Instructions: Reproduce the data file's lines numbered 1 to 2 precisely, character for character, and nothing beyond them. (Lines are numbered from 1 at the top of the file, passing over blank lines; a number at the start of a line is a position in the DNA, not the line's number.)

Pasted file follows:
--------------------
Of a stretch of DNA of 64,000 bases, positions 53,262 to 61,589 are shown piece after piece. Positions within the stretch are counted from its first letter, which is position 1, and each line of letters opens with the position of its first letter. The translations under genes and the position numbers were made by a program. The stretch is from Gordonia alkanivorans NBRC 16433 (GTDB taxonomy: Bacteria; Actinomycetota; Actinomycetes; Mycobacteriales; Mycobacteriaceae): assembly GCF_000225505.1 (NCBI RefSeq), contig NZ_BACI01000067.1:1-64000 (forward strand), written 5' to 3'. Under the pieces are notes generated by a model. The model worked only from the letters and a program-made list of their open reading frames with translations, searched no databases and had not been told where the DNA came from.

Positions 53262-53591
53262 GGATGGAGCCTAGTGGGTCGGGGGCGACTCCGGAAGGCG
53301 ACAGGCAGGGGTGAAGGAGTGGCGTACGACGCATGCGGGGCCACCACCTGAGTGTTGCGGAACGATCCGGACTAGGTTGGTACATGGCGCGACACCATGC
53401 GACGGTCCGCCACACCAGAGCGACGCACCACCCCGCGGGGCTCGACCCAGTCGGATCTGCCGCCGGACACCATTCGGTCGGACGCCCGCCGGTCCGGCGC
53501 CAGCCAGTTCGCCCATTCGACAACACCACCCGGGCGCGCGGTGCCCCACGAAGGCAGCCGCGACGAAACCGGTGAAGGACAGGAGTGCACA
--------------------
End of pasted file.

Of a stretch of DNA of 64,000 bases, positions 53,262 to 61,589 are shown piece after piece. Positions within the stretch are counted from its first letter, which is position 1, and each line of letters opens with the position of its first letter. The translations under genes and the position numbers were made by a program. The stretch is from Gordonia alkanivorans NBRC 16433 (GTDB taxonomy: Bacteria; Actinomycetota; Actinomycetes; Mycobacteriales; Mycobacteriaceae): assembly GCF_000225505.1 (NCBI RefSeq), contig NZ_BACI01000067.1:1-64000 (forward strand), written 5' to 3'. Under the pieces are notes generated by a model. The model worked only from the letters and a program-made list of their open reading frames with translations, searched no databases and had not been told where the DNA came from.

Positions 53262-53591